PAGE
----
- Methadone is contraindicated in any patient who has or is suspected of having a paralytic ileus.
WARNINGS AND PRECAUTIONS
- Methadose and Methadose Sugar-Free are for oral administration only. The preparation must not be injected. Methadose and Methadose Sugar-Free, if dispensed, should be packaged in child-resistant containers and kept out of reach of children to prevent accidental ingestion.
- Respiratory depression is the chief hazard associated with methadone hydrochloride administration.
- Cases of QT interval prolongation and serious arrhythmia (torsades de pointes) have been observed during treatment with methadone. Extreme caution is necessary when any drug known to have the potential to prolong the QT interval is prescribed in conjunction with methadone.
- Patients tolerant to other opioids may be incompletely tolerant to methadone.
- Methadone, a mu-agonist opioid with an abuse liability similar to other opioid agonists is a Schedule II controlled substance and like other opioids used in analgesia, can be abused and are subject to criminal diversion.
- Patients receiving other opioid analgesics, general anesthetics, phenothiazines, other tranquilizers, sedatives, benzodiazepines, hypnotics, or other CNS depressants (including alcohol) concomitantly with methadone may experience respiratory depression, hypotension, profound sedation, or coma.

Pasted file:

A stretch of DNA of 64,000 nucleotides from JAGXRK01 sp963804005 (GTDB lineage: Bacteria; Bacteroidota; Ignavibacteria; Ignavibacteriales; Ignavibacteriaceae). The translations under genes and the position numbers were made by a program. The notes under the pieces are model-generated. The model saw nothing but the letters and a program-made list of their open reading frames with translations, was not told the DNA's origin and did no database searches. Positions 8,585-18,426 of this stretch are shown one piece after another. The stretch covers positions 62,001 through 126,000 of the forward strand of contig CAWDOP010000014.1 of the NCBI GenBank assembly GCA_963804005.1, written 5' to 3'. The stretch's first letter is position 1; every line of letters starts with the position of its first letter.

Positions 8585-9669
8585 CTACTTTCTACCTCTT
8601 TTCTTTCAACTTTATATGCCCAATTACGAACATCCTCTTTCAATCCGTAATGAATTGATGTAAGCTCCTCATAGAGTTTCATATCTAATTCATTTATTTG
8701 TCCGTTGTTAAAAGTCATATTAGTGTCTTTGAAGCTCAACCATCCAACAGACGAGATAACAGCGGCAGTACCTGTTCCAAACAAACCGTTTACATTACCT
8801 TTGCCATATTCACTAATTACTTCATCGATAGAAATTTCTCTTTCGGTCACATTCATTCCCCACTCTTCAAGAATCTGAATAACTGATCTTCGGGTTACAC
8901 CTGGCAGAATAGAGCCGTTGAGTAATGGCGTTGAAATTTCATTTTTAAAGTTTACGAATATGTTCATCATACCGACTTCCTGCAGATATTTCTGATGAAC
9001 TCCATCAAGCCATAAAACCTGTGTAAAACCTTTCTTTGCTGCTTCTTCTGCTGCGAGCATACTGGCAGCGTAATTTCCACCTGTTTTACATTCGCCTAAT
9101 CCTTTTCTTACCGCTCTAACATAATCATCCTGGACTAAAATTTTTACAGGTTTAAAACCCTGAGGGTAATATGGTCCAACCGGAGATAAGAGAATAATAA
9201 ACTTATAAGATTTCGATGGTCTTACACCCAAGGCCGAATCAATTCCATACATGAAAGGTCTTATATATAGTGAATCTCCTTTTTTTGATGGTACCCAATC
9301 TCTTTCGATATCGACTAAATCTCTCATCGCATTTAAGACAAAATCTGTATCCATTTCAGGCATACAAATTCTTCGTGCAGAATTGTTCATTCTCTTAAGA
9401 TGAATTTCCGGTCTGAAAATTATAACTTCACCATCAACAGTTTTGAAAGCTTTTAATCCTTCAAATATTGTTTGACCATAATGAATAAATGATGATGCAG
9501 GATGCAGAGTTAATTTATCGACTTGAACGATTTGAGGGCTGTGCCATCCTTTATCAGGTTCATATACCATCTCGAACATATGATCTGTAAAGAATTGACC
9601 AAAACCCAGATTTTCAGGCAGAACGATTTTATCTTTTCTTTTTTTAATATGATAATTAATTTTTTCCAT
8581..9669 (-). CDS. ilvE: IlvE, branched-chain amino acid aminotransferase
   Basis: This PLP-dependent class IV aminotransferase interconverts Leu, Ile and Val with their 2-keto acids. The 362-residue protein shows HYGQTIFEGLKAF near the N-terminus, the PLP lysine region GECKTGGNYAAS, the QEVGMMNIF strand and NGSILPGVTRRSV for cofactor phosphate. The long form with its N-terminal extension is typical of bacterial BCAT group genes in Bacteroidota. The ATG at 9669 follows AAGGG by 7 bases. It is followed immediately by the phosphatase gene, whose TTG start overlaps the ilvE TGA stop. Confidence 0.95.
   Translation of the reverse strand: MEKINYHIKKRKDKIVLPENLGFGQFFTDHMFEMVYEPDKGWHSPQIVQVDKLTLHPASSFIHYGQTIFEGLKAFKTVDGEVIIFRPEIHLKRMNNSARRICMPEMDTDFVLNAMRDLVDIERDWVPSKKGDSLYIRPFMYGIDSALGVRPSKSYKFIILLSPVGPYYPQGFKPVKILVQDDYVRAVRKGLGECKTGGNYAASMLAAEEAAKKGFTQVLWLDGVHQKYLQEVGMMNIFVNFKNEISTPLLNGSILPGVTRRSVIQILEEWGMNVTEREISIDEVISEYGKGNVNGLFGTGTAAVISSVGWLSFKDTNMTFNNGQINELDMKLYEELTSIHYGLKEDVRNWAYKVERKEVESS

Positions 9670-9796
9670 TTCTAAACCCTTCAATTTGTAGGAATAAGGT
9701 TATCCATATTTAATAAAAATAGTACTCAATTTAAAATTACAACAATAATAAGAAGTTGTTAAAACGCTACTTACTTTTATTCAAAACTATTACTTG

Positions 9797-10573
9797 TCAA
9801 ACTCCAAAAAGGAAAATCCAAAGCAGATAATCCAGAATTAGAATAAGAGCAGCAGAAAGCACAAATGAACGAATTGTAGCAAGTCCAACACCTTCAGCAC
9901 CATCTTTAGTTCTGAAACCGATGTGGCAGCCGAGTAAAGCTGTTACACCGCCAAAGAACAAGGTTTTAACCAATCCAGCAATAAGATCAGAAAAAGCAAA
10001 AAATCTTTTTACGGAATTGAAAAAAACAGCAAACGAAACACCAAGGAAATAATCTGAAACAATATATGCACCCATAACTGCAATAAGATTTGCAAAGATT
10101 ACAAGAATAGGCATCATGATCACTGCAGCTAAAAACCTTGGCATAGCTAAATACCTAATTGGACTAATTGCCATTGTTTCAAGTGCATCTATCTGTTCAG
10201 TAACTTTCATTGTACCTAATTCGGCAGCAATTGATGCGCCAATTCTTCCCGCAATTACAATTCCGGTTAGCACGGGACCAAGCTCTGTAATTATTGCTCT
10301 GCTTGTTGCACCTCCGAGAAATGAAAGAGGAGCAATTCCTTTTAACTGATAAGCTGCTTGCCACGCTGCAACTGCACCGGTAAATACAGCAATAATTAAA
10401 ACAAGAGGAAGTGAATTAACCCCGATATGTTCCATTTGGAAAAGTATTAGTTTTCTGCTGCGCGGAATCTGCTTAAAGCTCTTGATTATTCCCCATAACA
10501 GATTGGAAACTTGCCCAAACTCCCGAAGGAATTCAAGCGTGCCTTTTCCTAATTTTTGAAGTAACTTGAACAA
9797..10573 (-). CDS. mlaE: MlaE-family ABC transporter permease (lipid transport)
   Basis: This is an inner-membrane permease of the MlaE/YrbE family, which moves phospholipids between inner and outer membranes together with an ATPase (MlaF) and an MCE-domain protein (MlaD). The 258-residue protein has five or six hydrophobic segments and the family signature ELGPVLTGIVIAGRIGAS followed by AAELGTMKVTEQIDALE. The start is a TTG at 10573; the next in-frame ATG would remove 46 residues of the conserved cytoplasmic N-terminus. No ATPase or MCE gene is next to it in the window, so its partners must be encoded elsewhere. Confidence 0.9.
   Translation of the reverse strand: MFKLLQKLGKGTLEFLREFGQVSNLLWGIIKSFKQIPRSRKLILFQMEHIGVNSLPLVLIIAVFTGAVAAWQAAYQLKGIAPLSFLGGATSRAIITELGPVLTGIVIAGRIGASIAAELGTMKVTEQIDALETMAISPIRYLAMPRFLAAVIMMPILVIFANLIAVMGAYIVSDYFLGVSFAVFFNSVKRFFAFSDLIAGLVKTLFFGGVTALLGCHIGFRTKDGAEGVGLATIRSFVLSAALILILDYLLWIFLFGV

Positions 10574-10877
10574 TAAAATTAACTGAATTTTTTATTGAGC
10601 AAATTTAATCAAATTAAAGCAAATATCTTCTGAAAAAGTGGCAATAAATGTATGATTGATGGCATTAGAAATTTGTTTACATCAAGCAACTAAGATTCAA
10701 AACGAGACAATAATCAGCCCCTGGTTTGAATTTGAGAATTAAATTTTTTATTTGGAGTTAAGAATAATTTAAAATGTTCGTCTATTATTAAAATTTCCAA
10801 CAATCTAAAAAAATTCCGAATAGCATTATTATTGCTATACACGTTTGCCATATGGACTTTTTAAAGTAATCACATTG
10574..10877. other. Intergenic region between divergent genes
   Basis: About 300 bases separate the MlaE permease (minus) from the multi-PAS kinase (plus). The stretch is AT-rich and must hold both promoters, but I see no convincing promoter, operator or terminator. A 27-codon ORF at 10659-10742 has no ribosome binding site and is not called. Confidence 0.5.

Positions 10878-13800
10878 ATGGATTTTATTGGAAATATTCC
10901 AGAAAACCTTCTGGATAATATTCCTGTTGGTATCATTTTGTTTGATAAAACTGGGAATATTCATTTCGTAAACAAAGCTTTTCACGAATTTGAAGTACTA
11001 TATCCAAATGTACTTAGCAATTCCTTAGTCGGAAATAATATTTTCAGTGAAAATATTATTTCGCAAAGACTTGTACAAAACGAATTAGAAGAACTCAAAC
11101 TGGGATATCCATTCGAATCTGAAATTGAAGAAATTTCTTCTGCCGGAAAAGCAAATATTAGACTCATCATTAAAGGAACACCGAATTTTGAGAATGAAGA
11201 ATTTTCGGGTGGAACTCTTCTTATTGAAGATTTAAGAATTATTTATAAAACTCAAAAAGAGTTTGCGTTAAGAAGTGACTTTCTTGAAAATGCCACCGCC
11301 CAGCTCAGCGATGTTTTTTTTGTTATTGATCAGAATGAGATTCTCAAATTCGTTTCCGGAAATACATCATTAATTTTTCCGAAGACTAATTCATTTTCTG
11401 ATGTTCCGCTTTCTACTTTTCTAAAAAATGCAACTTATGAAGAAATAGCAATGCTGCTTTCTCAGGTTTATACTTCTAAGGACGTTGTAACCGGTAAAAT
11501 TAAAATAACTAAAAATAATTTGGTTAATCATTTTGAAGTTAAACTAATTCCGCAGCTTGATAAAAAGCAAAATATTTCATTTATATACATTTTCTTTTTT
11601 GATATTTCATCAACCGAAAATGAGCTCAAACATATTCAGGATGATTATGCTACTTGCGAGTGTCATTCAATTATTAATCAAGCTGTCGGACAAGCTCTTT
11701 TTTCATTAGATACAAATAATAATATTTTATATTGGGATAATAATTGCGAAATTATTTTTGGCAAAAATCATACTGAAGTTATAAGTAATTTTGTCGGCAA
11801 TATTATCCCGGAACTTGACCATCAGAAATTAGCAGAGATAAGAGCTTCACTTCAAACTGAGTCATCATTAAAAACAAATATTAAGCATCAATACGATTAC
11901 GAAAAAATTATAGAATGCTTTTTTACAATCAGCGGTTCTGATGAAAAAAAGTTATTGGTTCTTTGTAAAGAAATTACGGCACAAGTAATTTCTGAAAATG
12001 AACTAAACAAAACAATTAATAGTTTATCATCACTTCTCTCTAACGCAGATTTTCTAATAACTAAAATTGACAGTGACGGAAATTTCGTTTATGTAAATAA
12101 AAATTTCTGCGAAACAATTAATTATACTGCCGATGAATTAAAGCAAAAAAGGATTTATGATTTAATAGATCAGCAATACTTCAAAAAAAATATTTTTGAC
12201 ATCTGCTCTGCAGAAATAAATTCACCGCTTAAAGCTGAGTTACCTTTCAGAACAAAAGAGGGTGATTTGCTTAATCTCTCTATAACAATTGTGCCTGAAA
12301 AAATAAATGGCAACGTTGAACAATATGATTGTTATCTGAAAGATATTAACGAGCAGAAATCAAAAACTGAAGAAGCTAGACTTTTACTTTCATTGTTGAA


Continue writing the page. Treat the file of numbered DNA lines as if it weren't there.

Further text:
- The respiratory depressant effects of opioids and their capacity to elevate cerebrospinal-fluid pressure may be markedly exaggerated in the presence of head injury, other intracranial lesions or a pre-existing increase in intracranial pressure.
- The administration of opioids may obscure the diagnosis or clinical course of patients with acute
- The administration of methadone may result in severe hypotension in patients whose ability to maintain normal blood pressure is compromised (e.g., severe volume depletion).abdominal conditions.
- Methadone should be given with caution, and the initial dose reduced, in certain patients such as the elderly and debilitated, and those with severe impairment of hepatic or renal function, hypothyroidism, Addison's disease, prostatic hypertrophy, or urethral stricture.
- Reproductive function in human males may be decreased by methadone treatment
- Serious adverse reactions from methadone may include respiratory depression and, to a lesser degree, systemic hypotension, respiratory arrest, shock, cardiac arrest, and death.
- The most common adverse reactions include lightheadedness, dizziness, sedation, nausea, vomiting, and sweating.
USE IN SPECIFIC POPULATIONS
- Women being treated with methadone for any indication who are already breastfeeding should be counseled to wean breastfeeding gradually in order to prevent the development of withdrawal symptoms in the infant. There have been rare cases of sedation and respiratory depression in infants exposed to methadone through breast milk.
- Safety and effectiveness in pediatric patients below the age of 18 years have not been established.
Dye-Free, Sugar-Free, Unflavored
Methadone Hydrochloride oral concentrate, USP
For additional information on Methadose™ Sugar-Free Oral Concentrate (Methadone Hydrochloride Oral Concentrate USP) 10 mg/mL, CII, call Customer Service at 1.800.325.8888 or Medical Information at 1.800.778.7898.